Western blotting

Snap frozen lung tissues (0.1 g) collected from the right lung of 1 day and 30 days old foals were homogenized in 2.5 mL Tissue Protein Extraction Reagent (T-PER) (Thermo Scientific, Rockford, IL) and centrifuged at 1,500 rpm for 16 min at 4˚C. The supernatant was collected and combined with 2X sodium dodecyl sulfate (SDS) sample buffer (Sigma Life Sciences, St. Louis, MO). Samples were boiled at 96˚C for 3 min to denature the protein. Samples were loaded onto 12 % polyacrylamide gel and transferred to a Hybond ECL blotting membrane (GE Healthcare). One lane was loaded with Novex Sharp pre-stained protein standard (Invitrogen, Carlsbad, CA) and a control lane was loaded with SDS sample buffer. The membrane was blocked for one hour in 5 % skim milk in 1XPBS-Tween20 and incubated overnight at 4˚C with primary antibody, rabbit anti-SP-A polyclonal antibody, unconjugated (1:50 − 1:500, Bioss Inc., Woburn, MA), rabbit anti-SP-D/SP-D polyclonal antibody, unconjugated (1:50 − 1:150, Bioss Inc., Woburn, MA) and mouse anti-CD9 (H19a) (1:25, Santa Cruz Biotechnology Inc., Santa Cruz, CA). All primary antibodies were diluted in 5 % skim milk in 1XPBS-Tween20 solution. The membrane was washed twice in 1XPBS-Tween20 for 15 min each time, incubated for 1 hour at room temperature in secondary antibody (Polyclonal goat anti-mouse IgG and polyclonal goat anti-rabbit IgG, Dako Canada Inc., Burlington, ON) and washed again four times in 1XPBSTween20. Secondary antibodies were diluted in 1XPBS-Tween20. Detection was performed using 3, 3’-diaminobenzidine (DAB) (Abcam, Cambridge, MA) in the presence of H2O2.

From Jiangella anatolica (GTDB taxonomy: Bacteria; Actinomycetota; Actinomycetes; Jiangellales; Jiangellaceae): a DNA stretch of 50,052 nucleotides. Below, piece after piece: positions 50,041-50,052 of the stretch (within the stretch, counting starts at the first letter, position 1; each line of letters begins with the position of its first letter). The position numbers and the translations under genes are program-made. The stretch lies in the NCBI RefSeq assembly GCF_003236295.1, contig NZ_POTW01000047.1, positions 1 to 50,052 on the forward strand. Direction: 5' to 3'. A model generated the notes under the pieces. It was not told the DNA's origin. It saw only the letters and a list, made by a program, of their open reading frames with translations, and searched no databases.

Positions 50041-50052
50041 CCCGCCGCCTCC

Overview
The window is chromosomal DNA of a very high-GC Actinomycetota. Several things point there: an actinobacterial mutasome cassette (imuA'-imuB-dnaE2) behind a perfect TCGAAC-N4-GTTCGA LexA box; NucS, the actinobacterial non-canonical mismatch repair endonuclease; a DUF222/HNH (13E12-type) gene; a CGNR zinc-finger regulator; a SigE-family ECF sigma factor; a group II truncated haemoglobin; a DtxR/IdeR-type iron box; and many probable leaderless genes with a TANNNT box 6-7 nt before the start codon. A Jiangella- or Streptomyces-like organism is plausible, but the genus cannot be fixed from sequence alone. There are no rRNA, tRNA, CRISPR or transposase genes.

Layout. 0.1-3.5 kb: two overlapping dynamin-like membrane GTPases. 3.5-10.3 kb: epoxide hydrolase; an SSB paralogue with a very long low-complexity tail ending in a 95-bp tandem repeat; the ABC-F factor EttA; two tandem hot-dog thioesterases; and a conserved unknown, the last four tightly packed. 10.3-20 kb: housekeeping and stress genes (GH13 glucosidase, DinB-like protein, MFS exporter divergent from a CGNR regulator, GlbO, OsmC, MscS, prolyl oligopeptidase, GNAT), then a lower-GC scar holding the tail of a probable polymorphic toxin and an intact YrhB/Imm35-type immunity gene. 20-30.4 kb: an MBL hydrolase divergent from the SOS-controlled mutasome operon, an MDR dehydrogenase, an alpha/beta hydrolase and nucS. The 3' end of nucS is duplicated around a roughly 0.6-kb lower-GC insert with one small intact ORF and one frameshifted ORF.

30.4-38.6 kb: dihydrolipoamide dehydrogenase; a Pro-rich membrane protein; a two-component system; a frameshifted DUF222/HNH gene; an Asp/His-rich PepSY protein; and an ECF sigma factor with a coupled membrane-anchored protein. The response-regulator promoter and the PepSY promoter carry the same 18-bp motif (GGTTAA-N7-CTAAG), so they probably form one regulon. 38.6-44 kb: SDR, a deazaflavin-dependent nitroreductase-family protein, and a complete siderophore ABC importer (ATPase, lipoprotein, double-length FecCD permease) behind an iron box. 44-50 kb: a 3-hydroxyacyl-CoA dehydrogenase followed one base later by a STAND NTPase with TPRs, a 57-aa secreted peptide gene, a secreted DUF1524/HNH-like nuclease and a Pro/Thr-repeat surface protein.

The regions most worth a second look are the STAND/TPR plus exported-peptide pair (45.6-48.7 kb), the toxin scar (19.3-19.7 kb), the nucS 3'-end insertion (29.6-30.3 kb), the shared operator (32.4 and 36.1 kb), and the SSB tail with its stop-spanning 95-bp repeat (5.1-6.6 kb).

A uniform rectangular lane area, or the region of interest (ROI), was drawn for each sample lane (N = 6 for 1 day foals, N = 5 for 30 day foals), by the open image quantification software, Image J-Fiji, to measure the total pixel counts and intensity (i.e. integrated density expressed as arbitrary units (a.u.)) in each lane, before and after image inversion. Thus, the pixel intensity was normalized for local background in each ROI. This is referred to as the normalized integrated density (a.u.) i.e. corrected for background signal for a sample lane. Fold differences in average normalized pixel density were computed for 1 and 30 day foal lung homogenates and finally, the data was analyzed by unpaired two-tailed t-test for testing the differences between 1 and 30 day foals. All 8-bit images were uniformly adjusted for local contrast, for visualization purpose only.